LENS TATTOOS. Tattooing a lens embraces the same concept as skin tattooing, and it’s made possible by advances in drilling equipment. The process involves drilling only slightly (maybe a millimeter) into the lens multiple times in whatever pattern or design you choose. After coatings and optional tint is applied, an edge pen is used to fill in the impressions with color.

SHAPES. Custom shapes can be big sellers with drillmount or semi-rimless frames. It’s a customization that can be easy and subtle, or more intricate, depending on what you and your patient can dream up.

“I never use the lens shape that comes with the [drill mount] frame,” says Tommy Libert, ABOC, owner of Central Eyeworks in Phoenix. Instead, he works with his patients to create whatever shape they want.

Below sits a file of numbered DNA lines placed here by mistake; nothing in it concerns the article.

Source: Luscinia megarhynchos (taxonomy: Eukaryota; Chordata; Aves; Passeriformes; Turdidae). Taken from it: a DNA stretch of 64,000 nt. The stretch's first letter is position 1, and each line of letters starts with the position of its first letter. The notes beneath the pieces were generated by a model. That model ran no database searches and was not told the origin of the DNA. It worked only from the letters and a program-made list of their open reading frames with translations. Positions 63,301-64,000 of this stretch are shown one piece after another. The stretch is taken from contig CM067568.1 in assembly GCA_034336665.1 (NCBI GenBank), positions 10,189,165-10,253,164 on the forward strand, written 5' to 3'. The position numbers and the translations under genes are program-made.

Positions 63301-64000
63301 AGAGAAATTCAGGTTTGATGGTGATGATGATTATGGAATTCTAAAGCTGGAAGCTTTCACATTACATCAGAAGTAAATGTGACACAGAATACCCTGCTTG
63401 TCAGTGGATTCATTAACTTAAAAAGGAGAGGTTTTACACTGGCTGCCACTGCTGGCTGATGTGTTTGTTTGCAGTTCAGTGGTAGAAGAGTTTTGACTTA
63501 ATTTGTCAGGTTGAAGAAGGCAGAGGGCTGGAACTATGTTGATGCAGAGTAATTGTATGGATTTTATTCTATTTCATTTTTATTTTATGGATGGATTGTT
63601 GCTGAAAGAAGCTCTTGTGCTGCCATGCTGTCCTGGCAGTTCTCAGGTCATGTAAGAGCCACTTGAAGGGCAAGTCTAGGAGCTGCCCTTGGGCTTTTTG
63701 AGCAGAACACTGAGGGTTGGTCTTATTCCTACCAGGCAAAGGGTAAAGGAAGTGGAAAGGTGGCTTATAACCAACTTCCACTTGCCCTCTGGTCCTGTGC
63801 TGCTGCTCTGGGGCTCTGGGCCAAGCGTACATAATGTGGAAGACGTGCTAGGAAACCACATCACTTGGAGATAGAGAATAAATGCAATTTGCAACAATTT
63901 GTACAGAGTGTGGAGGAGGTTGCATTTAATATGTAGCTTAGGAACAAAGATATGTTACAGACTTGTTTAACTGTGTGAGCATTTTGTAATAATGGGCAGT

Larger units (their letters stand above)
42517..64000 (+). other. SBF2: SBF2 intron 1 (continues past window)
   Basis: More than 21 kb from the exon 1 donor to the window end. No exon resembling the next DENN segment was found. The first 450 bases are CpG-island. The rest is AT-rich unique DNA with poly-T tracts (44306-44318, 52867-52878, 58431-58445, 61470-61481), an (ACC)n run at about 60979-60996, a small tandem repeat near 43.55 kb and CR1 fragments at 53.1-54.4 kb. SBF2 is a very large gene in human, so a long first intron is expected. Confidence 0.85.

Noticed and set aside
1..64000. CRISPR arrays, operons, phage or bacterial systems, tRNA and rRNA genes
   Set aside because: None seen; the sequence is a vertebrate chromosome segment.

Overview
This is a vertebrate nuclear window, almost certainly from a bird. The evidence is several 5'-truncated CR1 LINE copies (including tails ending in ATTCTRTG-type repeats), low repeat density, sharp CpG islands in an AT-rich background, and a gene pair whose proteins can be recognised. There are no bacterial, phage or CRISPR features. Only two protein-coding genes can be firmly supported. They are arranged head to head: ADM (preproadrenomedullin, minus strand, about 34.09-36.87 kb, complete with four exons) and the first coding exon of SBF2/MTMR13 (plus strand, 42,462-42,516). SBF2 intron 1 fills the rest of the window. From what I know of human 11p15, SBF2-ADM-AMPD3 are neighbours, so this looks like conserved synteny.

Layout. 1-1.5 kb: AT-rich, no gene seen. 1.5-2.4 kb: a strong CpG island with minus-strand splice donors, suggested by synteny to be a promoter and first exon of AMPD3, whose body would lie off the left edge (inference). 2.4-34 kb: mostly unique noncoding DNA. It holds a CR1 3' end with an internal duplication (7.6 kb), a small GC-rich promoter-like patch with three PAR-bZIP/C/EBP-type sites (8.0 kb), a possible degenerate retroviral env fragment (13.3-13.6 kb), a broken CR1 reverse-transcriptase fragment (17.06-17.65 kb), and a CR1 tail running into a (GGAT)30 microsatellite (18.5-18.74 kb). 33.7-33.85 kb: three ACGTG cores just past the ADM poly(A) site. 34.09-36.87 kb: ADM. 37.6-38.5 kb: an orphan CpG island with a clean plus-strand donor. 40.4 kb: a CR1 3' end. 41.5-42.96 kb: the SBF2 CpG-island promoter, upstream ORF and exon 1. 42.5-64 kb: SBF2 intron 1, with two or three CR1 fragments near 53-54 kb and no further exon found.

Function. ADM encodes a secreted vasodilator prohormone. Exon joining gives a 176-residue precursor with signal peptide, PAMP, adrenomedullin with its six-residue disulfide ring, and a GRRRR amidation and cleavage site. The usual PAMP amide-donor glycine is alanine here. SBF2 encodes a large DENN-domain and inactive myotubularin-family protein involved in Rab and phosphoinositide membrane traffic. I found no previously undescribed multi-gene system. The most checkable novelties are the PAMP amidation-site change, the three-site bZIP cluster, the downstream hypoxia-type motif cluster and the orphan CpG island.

JEWELS. A very popular upsell that adds luxury to lenses is tiny gemstones, jewels, or crystals countersunk into the lens’s temporal side, bottom, or top. It is possible via a countersunk hole option on edgers, and allows ECPs to add sparkle, color, and style to any lens.

EDGE TREATMENTS. Edge paints and other edge treatments will not only add style to drill-mounted lenses, they help hide the thick edges resulting from some Rx’s.

CLIPS. Custom-made clips can match or even augment an existing frame/lens. The clips can be made in any shape (including custom designs), color, and coating.